The best friend award will not be going to the US and UK this year, at least not at this pace. The British government has been searching far and wide for a new free trade deal with the US since its departure from the European Union in 2020. The problem for the Brits is that President Joe Biden’s administration is moving at a snail’s pace.
The lead-up to the current stalled trade talks can be traced to a 2016 referendum. The United Kingdom held a referendum vote in June 2016 to decide its fate in the European Union. The results shook the world. A majority vote of 51.9 percent was in favor of leaving the European Union, which put the wheels in motion for a major economic transition.
The path to actually leaving the EU was anything but pleasant. The UK had been involved in the EU since 1973. That is nearly 50 years’ worth of agreements and laws tied between the two. Dismantling the economic and political connection was like untangling a box of Christmas lights. It required a great deal of patience and commitment.
With the actual exit from the European Union set to occur in January 2020, the UK government was left to make any economic decision it pleased. UK Prime Minister Boris Johnson had his heart set on a free trade deal with the US. Such a deal would be a major success for his party and the post-Brexit world. Regardless of anyone’s viewpoints on Brexit, Brexit did happened, and the US and UK need to move forward with a mutually beneficial trade deal.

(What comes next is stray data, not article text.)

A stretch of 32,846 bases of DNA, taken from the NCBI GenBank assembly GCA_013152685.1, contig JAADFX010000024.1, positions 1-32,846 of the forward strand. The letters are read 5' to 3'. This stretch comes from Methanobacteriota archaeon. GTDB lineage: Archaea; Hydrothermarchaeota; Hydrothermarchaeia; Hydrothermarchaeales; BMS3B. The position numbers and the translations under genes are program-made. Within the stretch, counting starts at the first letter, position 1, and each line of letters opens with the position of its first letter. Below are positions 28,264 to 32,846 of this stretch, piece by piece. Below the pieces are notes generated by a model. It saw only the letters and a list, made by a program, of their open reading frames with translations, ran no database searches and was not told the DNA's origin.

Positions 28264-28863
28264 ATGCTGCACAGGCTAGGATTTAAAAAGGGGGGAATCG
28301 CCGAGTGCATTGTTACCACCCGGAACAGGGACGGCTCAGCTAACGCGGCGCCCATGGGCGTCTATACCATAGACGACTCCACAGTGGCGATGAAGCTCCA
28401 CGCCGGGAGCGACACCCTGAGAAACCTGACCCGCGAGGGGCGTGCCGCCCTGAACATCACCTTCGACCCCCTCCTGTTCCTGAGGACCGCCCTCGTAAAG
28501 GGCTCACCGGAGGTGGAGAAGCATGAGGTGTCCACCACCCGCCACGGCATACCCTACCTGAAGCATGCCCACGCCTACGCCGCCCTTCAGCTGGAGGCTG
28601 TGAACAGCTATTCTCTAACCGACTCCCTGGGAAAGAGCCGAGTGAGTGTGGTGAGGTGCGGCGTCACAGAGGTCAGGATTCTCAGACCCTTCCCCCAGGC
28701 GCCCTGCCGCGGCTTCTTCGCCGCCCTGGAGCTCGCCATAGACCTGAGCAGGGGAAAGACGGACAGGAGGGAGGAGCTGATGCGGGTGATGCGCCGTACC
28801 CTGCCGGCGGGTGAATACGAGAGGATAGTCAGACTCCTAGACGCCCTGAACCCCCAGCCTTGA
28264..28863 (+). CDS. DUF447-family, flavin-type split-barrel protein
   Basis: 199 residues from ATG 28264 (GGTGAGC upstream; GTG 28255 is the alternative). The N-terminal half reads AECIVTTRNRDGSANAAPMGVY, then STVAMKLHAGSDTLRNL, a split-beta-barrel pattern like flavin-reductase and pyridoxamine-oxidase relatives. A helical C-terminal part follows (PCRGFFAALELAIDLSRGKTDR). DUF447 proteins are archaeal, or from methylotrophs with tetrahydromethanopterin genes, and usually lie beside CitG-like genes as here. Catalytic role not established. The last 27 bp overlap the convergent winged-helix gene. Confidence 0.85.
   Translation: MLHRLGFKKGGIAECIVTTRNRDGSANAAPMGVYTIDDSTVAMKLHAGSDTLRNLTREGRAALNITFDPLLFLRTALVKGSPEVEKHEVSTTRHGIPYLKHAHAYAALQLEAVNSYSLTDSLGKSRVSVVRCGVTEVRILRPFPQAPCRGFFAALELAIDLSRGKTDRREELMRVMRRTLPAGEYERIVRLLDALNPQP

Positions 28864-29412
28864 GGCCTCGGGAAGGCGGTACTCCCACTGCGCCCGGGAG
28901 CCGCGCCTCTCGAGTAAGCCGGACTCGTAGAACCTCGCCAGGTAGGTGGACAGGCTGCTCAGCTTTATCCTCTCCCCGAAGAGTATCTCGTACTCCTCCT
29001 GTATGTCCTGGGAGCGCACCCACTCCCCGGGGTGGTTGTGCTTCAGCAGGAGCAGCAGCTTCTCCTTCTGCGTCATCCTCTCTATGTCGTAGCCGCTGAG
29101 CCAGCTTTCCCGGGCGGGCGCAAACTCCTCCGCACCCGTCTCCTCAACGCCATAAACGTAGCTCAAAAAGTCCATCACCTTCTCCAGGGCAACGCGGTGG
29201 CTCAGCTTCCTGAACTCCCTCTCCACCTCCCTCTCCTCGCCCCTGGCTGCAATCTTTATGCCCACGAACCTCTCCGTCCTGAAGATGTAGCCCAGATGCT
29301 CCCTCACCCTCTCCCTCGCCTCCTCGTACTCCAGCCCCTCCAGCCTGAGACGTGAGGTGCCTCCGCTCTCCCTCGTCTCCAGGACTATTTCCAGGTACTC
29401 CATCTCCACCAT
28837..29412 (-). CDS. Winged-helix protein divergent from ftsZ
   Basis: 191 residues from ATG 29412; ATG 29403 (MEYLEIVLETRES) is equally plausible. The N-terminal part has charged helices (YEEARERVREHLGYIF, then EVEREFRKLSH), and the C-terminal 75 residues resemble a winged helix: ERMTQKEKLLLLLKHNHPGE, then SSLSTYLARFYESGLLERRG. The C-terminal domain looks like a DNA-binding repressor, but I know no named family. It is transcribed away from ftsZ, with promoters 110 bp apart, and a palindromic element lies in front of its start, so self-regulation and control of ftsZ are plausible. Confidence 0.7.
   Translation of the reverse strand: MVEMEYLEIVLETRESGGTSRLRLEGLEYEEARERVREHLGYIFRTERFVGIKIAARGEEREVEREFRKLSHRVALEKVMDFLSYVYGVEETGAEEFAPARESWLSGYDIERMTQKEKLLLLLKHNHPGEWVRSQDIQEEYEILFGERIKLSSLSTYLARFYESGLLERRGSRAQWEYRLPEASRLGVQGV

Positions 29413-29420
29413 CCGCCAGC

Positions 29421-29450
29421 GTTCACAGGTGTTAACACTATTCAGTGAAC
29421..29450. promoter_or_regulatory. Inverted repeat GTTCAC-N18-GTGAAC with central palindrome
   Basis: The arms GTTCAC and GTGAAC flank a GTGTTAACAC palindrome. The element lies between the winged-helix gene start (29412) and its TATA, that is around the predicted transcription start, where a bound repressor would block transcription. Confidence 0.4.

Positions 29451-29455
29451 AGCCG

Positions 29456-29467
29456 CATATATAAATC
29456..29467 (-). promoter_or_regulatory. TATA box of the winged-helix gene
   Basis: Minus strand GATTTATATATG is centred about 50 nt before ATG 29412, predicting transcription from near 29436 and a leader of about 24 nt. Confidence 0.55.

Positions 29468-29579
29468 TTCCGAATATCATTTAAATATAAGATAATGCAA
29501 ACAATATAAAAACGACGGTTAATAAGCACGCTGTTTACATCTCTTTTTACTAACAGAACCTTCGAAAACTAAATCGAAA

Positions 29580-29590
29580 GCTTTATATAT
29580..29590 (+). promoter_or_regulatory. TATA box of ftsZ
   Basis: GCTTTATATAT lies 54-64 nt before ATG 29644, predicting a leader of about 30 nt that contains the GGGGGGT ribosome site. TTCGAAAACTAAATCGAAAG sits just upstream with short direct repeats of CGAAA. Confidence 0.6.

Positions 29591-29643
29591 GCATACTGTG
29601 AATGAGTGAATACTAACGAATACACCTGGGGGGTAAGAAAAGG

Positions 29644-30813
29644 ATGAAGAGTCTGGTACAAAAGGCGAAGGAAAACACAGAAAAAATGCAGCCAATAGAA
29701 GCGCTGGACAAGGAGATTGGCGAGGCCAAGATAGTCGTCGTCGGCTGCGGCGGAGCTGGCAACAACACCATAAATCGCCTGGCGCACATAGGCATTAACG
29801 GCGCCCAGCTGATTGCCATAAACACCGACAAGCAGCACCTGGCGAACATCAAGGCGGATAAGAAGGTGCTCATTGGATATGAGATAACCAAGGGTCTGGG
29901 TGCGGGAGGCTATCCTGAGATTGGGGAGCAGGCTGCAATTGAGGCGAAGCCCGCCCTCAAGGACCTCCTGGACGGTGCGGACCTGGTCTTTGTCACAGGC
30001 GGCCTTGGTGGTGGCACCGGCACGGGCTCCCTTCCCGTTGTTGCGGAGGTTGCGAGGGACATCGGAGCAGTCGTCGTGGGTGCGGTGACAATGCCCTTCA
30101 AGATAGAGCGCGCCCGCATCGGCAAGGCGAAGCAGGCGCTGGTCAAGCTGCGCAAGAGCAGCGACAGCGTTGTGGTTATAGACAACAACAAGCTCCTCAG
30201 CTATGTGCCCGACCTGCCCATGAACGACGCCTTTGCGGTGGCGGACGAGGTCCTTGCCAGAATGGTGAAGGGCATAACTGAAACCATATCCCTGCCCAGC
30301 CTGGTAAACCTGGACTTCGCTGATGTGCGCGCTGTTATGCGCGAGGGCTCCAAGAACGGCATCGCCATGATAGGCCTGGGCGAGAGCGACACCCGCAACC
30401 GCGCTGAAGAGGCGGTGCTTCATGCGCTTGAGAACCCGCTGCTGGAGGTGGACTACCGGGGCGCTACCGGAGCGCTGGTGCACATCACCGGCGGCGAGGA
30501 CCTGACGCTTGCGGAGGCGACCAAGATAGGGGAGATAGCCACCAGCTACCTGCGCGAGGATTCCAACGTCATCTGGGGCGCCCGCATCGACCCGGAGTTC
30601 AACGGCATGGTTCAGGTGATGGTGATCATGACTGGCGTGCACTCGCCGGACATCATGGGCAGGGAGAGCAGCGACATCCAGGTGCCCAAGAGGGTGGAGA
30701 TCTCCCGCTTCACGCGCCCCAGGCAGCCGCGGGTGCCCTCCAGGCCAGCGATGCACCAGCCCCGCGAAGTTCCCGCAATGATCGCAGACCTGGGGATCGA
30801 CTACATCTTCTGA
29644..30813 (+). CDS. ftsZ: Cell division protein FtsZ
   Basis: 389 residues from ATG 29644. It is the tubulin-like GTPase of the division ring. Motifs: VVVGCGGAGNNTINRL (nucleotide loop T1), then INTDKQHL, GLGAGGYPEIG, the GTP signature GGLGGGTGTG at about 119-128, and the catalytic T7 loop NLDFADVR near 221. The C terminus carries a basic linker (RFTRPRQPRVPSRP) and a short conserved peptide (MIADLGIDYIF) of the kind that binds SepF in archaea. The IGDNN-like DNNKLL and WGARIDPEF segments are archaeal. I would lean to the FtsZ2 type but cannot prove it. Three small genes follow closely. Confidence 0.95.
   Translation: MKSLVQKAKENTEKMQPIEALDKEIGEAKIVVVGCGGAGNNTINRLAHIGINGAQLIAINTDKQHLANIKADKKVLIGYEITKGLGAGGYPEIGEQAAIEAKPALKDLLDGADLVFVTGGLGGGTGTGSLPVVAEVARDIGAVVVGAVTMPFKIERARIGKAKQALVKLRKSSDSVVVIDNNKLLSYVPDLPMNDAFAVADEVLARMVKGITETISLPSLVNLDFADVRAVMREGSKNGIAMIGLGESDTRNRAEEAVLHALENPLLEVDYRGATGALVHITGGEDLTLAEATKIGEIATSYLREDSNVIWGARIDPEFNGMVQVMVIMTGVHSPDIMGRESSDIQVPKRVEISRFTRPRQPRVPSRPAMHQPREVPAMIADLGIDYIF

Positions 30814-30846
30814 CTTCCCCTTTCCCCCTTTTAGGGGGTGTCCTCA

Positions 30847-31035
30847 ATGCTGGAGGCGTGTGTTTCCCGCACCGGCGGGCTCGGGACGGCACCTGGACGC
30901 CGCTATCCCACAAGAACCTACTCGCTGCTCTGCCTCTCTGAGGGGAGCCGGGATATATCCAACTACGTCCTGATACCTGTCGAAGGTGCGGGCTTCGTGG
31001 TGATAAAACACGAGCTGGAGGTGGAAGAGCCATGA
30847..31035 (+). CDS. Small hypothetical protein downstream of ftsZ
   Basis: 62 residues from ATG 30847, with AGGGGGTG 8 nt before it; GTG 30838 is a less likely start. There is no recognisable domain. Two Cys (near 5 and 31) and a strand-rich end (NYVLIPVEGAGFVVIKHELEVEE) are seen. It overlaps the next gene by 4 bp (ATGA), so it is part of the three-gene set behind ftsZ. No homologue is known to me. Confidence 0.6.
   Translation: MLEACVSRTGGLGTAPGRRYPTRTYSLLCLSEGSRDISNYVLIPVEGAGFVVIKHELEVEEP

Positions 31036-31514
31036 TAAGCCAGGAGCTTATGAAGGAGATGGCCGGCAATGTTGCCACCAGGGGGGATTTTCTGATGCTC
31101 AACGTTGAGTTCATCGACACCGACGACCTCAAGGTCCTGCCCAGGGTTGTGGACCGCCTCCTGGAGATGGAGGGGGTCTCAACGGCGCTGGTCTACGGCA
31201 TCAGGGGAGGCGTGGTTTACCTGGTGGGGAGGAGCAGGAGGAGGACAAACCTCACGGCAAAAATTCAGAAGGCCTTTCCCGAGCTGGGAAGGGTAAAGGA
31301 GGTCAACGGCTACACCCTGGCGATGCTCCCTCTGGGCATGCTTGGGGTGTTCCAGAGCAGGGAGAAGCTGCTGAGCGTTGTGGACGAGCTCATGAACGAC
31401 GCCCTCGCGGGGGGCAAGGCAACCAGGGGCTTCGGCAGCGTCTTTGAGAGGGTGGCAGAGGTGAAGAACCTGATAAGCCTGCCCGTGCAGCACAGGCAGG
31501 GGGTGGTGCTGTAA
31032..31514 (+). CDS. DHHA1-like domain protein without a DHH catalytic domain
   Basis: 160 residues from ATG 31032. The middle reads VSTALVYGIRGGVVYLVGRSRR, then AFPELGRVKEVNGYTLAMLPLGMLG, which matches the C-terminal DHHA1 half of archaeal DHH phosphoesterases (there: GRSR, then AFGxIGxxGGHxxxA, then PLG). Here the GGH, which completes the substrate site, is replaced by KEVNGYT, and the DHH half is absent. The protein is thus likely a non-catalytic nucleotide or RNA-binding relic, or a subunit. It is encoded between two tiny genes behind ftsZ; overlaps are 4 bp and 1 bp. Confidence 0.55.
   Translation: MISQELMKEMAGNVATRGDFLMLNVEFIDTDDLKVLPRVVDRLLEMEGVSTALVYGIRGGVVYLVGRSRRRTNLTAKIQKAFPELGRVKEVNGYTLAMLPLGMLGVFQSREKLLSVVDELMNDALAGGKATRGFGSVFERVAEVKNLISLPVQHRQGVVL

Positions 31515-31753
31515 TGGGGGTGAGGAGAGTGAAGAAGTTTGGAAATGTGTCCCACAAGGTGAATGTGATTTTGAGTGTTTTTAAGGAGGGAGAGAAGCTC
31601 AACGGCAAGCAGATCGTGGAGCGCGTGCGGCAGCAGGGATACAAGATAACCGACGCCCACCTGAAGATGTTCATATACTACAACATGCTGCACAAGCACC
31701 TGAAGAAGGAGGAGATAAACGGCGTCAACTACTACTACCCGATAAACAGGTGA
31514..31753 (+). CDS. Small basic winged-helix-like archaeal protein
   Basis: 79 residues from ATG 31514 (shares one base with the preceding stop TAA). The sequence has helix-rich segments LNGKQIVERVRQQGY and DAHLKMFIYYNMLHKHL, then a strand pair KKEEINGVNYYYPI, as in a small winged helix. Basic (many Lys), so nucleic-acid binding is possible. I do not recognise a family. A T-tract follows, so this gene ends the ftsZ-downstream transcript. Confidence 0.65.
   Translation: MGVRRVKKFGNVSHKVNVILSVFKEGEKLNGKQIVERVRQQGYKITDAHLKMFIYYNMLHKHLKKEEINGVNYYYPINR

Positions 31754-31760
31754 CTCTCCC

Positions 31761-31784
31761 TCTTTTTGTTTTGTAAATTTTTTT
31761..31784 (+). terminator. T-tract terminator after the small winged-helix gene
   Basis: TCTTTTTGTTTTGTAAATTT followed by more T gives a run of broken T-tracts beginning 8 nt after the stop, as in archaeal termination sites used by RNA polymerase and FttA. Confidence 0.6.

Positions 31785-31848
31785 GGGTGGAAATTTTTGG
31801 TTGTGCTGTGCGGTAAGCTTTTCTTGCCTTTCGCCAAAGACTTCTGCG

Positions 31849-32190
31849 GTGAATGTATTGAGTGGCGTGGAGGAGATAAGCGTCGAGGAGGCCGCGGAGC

Puzzlingly, President Biden has been clear that “America is back” on the global stage. Biden set out to replace former President Donald Trump’s America First foreign policy approach with a more multilateral policy. Yet, President Biden has left the British people in the dust regarding striking a new trade deal. He is making it clear how he feels about the UK’s decision to leave the EU. President Barack Obama criticized the decision, and Biden is continuing the less-than-enthusiastic attitude toward a post-Brexit UK.
The COVID-19 pandemic has further increased the need for a free trade deal between the US and UK. Consumers and businesses are hurting. From farmers to single parents, the impacts have been tremendous. A free trade deal between the US and UK could open the doors to less red tape and more economic opportunity. A free trade agreement could result in a small farmer having a larger market to sell his or her goods to, a single parent finding more options on the shelves at cheaper prices, and businesses recruiting skilled workers across borders with ease. The restart of the world economy after such a devastating pandemic is going to require a united front among countries. One of the steps the US and UK can take is to make business and trade easier among our nations.
Believe it or not, a trade deal is not just about trades. Powerful foreign policy messages can be sent to the world when major trade agreements take place. If the US and UK struck a strong trade deal, Beijing would take note. There is nothing like power in numbers. If the West is set on battling the challenges that a growing China presents to the world, then we have to be united. A trade agreement will further show that the US and UK are stronger than ever. When we remain fragmented and isolated from one another, it leaves the door open for our adversaries to fill in the gaps. President Biden said, “We must prepare together for long-term strategic competition with China.” What better way to do that than creating a free trade deal with our closest ally?
There is no doubt merit in being patient and cautious when approaching trade negotiations. I would applaud President Biden for putting American interests first when coming to trade talks, but to push negotiations to the side is doing more harm than good. The UK, and the world, is going through an enormous economic transition. For the US to take a step back from meeting the challenges of a post-Brexit UK and the COVID-19 pandemic sends a troubling signal to our allies. The US needs to lead and meet our allies where they are if we are going to take on the growing threats we all face.